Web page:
The banking sector has issued regulations to strengthen the control of online loans by finance companies. China’s Cyberspace Administration has asked Didi Chuxing, the leading passenger transport company, to stop accepting new users after it went public on the New York Stock Exchange last June. Financial regulators have already put the brakes on the cryptocurrency sector, preventing banks and online payment companies from using cryptocurrencies. Provincial governments have also banned the use of cryptocurrencies. The government is also solving the problem of the property management sector to improve order. Efforts are underway to curb rampant borrowing in the real estate sector; Limits have been imposed on loans from real estate developers and on real estate loans from banks.
In this turbulent environment, we can expect China to tighten control of the media, both at home and abroad. Last March, a report by the Foreign Correspondents Club of China (FCCC) said that China used coronavirus prevention measures, intimidation and visa restrictions to limit foreign reporting in 2020, ushering in a “rapid decline in freedom press “. The FCCC’s annual report said in the 150 responses it received for the third year in a row that no journalists said that working conditions had improved. The report read: “All weapons of state power, including surveillance systems introduced to curb the coronavirus, were used to harass and intimidate journalists, their Chinese colleagues and those whom the foreign press intended to interview.
The BBC’s Beijing correspondent John Sudworth reported that in addition to the heavy restrictions it places on foreign journalists trying to report the truth about the far west regions of Xinjiang, China used the new tactic to label independent coverage as ” fake news. ” He had reported on his own experience of intimidation by unidentified persons while traveling on the roads of the Xinjiang desert. They were forced to leave a city by kicking them out of restaurants and shops, ordering the owners not to serve them. His report on thousands of Uyghurs and other minorities forced to pick cotton based on China’s own political documents was called “fake news” by the media run by the Communist Party of China.
On the other hand, the results of a global survey conducted by the International Federation of Journalists (IFJ) of its affiliated unions showed that China had used the Covid-19 pandemic to improve its image in global media coverage. More than half of the countries surveyed in 2020 said that China’s coverage in their national media has been more positive since the onset of the pandemic. The Chinese were probably taking a more interventionist approach to local media coverage of China.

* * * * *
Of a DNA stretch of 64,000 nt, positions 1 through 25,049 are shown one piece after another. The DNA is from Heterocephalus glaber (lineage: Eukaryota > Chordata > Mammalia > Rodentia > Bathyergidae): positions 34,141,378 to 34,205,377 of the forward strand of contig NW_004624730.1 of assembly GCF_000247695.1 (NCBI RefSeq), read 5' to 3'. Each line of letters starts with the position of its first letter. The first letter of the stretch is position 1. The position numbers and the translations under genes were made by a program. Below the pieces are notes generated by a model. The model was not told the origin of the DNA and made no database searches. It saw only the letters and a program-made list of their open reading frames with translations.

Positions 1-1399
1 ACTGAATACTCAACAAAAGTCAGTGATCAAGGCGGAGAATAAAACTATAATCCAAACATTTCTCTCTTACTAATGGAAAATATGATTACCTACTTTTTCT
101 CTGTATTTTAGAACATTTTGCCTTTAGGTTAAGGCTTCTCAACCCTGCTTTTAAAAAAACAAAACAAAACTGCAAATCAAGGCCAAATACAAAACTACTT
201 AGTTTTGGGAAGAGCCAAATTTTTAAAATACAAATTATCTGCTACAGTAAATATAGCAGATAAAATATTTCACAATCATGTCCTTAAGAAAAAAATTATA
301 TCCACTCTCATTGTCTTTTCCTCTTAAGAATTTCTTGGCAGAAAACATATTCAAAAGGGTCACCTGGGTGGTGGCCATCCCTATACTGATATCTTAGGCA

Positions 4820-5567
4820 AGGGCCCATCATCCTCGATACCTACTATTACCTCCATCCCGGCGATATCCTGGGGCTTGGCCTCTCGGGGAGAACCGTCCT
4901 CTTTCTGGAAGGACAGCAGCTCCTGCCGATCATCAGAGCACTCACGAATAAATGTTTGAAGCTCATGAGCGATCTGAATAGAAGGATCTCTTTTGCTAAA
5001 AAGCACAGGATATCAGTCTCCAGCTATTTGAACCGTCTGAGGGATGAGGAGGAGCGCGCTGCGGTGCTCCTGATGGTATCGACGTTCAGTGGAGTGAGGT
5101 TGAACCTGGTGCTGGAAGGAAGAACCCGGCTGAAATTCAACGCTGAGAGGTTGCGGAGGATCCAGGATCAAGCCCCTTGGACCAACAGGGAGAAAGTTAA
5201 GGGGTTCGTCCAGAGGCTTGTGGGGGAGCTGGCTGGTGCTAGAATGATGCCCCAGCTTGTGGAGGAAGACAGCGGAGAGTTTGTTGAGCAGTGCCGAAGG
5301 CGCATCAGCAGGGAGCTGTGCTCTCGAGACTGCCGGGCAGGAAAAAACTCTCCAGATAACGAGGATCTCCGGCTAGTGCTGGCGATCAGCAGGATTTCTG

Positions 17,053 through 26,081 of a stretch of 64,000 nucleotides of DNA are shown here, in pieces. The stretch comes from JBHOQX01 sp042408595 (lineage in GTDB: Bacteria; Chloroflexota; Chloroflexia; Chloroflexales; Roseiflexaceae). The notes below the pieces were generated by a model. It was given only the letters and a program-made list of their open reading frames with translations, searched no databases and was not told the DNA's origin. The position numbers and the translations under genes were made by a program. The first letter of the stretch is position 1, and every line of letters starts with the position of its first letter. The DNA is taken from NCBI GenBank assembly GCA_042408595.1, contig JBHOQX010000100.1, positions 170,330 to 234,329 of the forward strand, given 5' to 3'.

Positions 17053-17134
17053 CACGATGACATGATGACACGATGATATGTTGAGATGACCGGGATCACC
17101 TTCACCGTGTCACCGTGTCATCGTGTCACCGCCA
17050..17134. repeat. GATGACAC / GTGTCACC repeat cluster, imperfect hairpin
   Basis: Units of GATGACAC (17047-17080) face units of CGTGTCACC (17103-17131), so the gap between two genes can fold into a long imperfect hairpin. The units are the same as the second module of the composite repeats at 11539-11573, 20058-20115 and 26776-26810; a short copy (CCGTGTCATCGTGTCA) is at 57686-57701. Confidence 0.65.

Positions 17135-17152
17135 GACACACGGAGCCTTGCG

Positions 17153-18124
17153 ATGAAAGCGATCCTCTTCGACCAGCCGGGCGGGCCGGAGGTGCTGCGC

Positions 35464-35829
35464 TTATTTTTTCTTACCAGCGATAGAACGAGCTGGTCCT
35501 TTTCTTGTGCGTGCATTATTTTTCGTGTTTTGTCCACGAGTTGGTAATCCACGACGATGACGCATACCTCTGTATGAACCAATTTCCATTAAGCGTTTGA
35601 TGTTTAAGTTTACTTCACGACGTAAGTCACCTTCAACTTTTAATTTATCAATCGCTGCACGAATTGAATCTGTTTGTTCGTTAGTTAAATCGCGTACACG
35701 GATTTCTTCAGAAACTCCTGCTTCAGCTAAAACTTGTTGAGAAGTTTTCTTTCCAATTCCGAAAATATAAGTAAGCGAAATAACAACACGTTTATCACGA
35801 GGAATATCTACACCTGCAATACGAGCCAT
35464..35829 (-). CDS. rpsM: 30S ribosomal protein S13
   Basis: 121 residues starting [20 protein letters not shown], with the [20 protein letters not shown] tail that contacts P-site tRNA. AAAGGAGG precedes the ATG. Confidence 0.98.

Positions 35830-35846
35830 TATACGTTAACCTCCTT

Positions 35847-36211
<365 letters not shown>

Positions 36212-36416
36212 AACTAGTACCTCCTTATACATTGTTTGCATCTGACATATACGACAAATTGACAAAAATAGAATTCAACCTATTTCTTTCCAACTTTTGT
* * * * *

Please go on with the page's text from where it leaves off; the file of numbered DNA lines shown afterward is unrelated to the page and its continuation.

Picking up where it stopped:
The report also said that more than 80% of countries were concerned about misinformation in their national media, although only a third of them said China was responsible for it.
The report said that when the pandemic began to spread, China activated the existing media infrastructure it had placed globally to seek positive narratives about China in the national media and used novel tactics such as disinformation. This is not surprising, since for the past two decades, China has been reshaping the global environment to expand the reach of its own portion of state media in tandem with its growing global reach.
According to IFJ, China appeared to have increased its own national and international news offerings tailored to each country in languages other than English. This is significant as the international media struggled to survive due to the adverse decline of the Covid-19 pandemic in the economy.
We can expect China’s media strategy to be in full swing in national and international media, making it difficult to separate real news from fake news as it has weaponized the media. The latest example is the Financial Times report that China had tested a nuclear-capable hypersonic missile last August. He said the weapon “went around the world before accelerating toward its target.” However, China denied the report, saying it was an experimental spacecraft and not a weapon.
The Financial Times report cited “five people familiar with the test” as saying that the rocket carrying the hypersonic glide vehicle flying in low space orbit missed the target for “about two dozen miles.” The report said the test showed that China had made “astonishing progress” and wondered why the United States often underestimated China’s military modernization. Whether China actually conducted the hypersonic missile test or not, the report has compounded global paranoia about China’s capabilities because hypersonic missiles can penetrate the missile shield.
—The writer is a retired South Asian military intelligence specialist associated with the Chennai Center for China Studies